The four judgements of God

The judgement of God is a much misunderstood, and seldom discussed topic. One of our mistakes is to assume that all of God’s judgement lies in the future.

What is God’s judgement? This is something most people don’t understand, still less think about. And, if they do think about it, they are likely to think of hell—of fire and brimstone (whatever that is), of medieval torture and demons and suchlike. That’s what hell is all about, isn’t it?

What is more, the judgement of hell is somewhere else and sometime in the future. It is rare that people think of anything in this world as God’s judgement. Well, not seriously. There might be a minor newspaper column about some ‘fanatics’ who suggest some earthquake or other is God’s judgement on the wicked. But real people don’t believe it. We’re beyond that.

However, it is a sober, biblical fact that God does indeed judge people, and some of the consequences of that judgement are lived out in this world at this time. God does not leave everything to the final judgement day. He doesn’t like people rebelling against him, and he doesn’t like the immoral activities people get up to in the process. So he lets them know, here and now—if they have eyes to see it.

How, then, does God judge? Here are four ways the Bible teaches that God exercises his judgement.

Firstly, God actually gives us considerable space for our own decisions. He allows us to make our own decisions, and respects those decisions, by allowing us to live them out. What we often don’t realize is that this is judgement. We are treated as responsible individuals who make our own life choices, and those disastrous choices are allowed to spill out into our lives.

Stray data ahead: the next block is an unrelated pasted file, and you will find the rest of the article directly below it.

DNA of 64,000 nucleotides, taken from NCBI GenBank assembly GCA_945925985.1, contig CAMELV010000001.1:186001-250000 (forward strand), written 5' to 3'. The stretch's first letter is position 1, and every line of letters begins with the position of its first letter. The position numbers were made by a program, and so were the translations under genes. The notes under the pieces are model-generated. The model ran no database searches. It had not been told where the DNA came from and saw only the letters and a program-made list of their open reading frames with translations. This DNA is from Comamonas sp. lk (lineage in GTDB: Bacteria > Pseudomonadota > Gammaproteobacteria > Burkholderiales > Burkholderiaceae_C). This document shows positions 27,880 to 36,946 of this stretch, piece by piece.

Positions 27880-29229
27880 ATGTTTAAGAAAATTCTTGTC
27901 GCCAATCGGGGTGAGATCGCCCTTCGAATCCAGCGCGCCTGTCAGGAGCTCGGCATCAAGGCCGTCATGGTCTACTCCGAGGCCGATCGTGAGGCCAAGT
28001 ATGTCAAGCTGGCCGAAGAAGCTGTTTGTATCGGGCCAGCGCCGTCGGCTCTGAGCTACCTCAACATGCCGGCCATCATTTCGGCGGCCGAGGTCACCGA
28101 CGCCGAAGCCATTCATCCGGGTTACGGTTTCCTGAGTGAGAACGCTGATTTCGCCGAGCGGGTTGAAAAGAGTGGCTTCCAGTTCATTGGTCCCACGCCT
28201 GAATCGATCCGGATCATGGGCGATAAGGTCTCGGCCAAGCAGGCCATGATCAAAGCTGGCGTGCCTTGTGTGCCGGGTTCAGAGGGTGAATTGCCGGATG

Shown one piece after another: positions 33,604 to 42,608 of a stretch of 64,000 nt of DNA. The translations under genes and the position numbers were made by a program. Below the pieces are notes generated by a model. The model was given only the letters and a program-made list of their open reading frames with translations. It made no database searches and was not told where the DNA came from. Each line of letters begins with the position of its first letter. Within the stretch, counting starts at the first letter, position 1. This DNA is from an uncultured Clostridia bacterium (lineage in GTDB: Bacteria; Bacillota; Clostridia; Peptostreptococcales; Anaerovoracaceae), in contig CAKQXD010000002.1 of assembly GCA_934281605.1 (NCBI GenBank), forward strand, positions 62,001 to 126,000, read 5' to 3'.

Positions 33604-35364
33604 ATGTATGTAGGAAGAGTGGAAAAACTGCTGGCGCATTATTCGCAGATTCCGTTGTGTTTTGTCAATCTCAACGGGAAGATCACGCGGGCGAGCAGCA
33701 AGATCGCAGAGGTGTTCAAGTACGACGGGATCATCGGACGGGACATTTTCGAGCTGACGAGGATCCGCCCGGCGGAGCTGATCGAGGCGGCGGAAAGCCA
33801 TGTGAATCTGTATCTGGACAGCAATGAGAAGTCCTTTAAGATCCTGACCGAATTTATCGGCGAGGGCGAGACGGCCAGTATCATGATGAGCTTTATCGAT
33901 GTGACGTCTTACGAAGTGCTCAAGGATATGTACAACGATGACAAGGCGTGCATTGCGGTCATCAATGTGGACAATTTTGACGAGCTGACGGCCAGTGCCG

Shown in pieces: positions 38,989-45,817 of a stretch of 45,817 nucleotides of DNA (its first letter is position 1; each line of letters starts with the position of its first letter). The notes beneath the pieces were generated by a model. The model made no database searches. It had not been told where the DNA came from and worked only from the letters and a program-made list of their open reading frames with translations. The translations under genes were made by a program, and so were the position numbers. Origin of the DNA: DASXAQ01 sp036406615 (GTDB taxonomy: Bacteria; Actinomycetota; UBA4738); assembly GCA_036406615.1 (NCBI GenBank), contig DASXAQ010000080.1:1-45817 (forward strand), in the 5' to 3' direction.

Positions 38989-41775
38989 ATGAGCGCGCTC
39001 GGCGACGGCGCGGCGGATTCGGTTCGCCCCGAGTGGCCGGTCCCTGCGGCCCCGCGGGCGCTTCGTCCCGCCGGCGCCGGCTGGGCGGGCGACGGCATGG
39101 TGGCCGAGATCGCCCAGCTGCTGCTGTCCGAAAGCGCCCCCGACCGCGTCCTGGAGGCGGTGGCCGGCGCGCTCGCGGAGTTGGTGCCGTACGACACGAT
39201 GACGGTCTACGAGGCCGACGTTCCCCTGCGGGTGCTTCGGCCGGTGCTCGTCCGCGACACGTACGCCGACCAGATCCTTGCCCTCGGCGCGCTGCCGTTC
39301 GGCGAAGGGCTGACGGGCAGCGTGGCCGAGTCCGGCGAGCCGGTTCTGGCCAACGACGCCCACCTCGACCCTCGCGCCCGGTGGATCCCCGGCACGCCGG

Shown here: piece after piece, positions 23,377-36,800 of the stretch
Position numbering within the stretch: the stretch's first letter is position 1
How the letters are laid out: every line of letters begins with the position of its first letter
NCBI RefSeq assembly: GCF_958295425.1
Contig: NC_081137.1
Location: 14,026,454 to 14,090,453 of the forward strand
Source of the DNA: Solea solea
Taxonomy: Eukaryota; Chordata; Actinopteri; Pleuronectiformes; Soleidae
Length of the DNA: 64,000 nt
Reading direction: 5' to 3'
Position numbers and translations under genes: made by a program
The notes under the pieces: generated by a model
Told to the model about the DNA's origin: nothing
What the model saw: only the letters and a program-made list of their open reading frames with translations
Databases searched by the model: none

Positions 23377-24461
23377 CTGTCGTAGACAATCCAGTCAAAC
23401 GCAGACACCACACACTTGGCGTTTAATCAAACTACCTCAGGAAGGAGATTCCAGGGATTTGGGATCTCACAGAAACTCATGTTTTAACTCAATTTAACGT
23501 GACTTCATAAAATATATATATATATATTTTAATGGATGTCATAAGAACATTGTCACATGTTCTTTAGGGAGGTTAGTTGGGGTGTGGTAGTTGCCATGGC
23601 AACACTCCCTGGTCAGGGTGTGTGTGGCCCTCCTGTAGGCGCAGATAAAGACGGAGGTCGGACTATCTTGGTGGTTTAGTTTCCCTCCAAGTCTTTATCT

Consider the description of this process in Romans 1:18-25. In rejecting God, people chose to follow their own lusts and desires. What did God do in response? He let them do it. He gave them over to their lusts. He gave them over to a depraved mind. He allowed them to live as they wanted.

When God gives us our desires, it’s awful; the way we want to live doesn’t work. This is not surprising. After all, our decision started with a lie—that God is not really God—so it’s no wonder things have gone downhill from there. We ignore God’s instructions about how to make the most of our relationships, our desires, our bodies and our communities, and make up our own rules in defiance. Unfortunately for all of us, God lets us. He allows us to implement lifestyles that are bound to go wrong because they start from a false premise. He allows us to set up rules that are bound to encourage all the worst things, because they are in defiance of his rules, which encourage all the best things.